On November 12, 2009, computer microprocessor maker Intel Corp. (Intel) announced an agreement to pay competitor Advanced Micro Devices (AMD) $1.25 billion to settle all pending litigation between the two. These cases include an antitrust case in Delaware federal court scheduled for trial in March 2010, two lawsuits proceeding in Japan and several regulatory complaints filed around the world. All of the actions brought by AMD claimed that Intel, which controls approximately 80 percent of the microprocessor market, violated antitrust laws by engaging in illegal pricing, discounting and rebate practices designed to maintain a monopoly position. Intel and AMD also agreed to a five-year cross-license agreement that gives the companies broad access to each other’s technologies, and Intel agreed to certain modifications in its business practices.
As part of the settlement, and without admitting any wrongdoing, Intel agreed that it would not participate in a list of business practices, including offering computer makers financial incentives to refrain from promoting AMD product launches and the offering of “loyalty rebates” in exchange for agreements by computer manufacturers and end customers to deal exclusively with Intel, or to limit dealings with AMD. However, certain pricing practices challenged by AMD were excluded from that list and are not precluded by the settlement:
- Retroactive Discounting: AMD had alleged that Intel illegally conditioned discounts or rebates on a customer’s purchase of a certain volume of microprocessors, then, once the required threshold was met, “retroactively” applied the discount or rebate to purchases below the qualifying volume level.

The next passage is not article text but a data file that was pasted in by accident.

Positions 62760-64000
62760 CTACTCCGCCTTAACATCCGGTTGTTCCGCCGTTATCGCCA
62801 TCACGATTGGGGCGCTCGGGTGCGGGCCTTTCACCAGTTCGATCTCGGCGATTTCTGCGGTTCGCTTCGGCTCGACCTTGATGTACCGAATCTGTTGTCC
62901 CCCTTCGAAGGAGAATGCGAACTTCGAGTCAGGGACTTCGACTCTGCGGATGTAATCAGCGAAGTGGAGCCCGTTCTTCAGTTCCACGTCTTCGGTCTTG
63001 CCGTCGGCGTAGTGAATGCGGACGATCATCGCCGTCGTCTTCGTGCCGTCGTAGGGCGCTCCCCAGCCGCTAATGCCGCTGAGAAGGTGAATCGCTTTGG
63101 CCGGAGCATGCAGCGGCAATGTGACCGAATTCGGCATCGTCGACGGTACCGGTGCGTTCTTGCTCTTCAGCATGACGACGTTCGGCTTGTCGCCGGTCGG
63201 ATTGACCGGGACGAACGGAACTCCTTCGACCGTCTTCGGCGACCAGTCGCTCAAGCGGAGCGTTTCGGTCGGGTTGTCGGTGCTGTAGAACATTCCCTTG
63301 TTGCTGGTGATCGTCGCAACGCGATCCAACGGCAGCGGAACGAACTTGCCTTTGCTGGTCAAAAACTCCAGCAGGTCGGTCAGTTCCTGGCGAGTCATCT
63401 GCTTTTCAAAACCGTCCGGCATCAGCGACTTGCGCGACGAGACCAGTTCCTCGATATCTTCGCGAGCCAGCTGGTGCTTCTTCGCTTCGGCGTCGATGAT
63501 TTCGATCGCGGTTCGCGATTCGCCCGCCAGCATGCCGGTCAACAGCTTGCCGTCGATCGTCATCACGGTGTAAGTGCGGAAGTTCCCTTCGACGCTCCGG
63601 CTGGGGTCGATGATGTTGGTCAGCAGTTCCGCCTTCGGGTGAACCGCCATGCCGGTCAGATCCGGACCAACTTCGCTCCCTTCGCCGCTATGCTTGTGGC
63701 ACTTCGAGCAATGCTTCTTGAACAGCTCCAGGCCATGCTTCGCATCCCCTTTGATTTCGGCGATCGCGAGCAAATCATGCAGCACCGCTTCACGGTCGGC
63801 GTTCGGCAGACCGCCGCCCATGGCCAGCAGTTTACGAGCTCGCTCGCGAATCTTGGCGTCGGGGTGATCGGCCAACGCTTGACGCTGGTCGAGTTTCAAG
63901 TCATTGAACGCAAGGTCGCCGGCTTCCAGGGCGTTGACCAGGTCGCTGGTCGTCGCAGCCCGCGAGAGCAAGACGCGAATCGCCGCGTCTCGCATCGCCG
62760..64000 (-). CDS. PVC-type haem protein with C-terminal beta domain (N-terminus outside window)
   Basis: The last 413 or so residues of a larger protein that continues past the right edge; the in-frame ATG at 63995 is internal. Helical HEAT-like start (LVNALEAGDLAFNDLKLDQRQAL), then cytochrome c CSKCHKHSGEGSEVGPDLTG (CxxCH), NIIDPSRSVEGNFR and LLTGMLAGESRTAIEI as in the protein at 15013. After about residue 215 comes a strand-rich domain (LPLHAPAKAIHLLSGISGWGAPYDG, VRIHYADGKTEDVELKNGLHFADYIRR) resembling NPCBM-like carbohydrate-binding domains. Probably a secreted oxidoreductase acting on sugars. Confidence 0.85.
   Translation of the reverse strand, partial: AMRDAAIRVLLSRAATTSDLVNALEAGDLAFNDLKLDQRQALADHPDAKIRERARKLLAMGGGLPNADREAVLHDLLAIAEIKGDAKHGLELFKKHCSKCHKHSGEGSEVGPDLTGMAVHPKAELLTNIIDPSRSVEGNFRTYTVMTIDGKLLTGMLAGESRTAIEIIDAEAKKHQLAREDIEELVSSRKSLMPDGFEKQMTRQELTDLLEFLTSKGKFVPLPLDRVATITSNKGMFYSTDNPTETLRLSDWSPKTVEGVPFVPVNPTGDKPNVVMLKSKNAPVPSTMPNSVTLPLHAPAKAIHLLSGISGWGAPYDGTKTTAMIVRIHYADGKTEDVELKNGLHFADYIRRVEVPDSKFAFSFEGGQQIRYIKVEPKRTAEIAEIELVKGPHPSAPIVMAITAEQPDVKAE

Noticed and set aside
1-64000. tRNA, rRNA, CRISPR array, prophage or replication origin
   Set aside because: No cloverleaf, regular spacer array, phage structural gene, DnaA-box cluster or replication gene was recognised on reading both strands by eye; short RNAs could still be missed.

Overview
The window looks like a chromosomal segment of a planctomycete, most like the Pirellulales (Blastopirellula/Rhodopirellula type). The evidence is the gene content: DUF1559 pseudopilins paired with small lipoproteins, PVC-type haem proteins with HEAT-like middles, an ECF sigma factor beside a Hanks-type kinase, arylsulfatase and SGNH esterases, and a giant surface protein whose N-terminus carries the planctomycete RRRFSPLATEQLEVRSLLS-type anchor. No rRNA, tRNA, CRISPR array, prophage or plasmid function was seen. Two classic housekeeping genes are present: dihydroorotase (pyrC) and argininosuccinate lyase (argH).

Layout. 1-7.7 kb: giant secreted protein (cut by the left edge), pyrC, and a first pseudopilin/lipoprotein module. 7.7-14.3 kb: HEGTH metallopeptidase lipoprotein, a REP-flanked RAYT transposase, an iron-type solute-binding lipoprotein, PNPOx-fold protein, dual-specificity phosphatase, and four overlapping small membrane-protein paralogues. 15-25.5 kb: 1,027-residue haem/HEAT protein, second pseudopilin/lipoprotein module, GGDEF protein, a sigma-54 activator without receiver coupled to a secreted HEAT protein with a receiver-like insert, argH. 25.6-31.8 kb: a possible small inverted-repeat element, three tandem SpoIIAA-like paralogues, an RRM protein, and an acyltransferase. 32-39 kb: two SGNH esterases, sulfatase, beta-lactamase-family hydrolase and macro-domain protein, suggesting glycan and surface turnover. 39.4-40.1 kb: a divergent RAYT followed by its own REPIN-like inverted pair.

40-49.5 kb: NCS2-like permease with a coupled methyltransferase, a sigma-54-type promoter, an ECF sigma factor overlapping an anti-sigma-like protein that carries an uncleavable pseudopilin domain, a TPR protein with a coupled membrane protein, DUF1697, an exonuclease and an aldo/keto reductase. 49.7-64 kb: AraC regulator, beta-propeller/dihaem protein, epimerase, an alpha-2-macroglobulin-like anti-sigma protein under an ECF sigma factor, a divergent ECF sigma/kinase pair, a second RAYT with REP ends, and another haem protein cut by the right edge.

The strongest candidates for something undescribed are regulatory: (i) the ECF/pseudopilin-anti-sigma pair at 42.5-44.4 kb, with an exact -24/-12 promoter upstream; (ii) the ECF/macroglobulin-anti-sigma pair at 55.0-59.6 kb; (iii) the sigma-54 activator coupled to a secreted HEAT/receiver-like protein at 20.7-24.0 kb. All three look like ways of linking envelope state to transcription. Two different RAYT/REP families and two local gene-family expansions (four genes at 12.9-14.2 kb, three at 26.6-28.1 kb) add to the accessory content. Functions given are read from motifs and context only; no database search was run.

- Bid Bucketing: AMD had alleged that Intel illegally provided favored computer manufacturers with funds designed to defray those customers’ low-ball bids for large-scale server computing projects.
- End-User Discounting: AMD had alleged that Intel illegally discounted microprocessors to a degree that, when combined with other discounts, allowed end customers to purchase the microprocessors at prices below cost.
These same practices are at the core of other private and regulatory actions proceeding against Intel in the European Union and the United States. Based on AMD’s complaints, in May 2009, the European Commission levied a $1.45 billion fine against Intel for allegedly anticompetitive conduct — Intel has appealed that decision. (For more information, see our May 19, 2009, Client Update, “Rebates: What Can Companies Learn from the Intel Decision?”) On November 4, 2009, the New York Attorney General filed an antitrust lawsuit against Intel in federal court that reiterated many of the European Commission’s findings. Intel’s pricing practices also are the focus of an ongoing investigation by the Federal Trade Commission and the subject of a federal consumer class action lawsuit.
Interestingly, in its settlement with AMD, Intel agreed not to challenge the prohibition of retroactive discounting, bid bucketing or end-user discounting in any future settlements with the European Commission, the New York Attorney General or the FTC. The settlement therefore may ease the path to out-of-court resolutions of those actions and investigations.
The settlement, and Intel’s concessions, highlight the challenges that companies face in developing and implementing loyalty discounts, rebates, bundled discounts and other pricing strategies. Depending on the nuances of the market structure in which a company operates, these practices may raise significant antitrust issues.
Learn more about our Antitrust & Competition practice.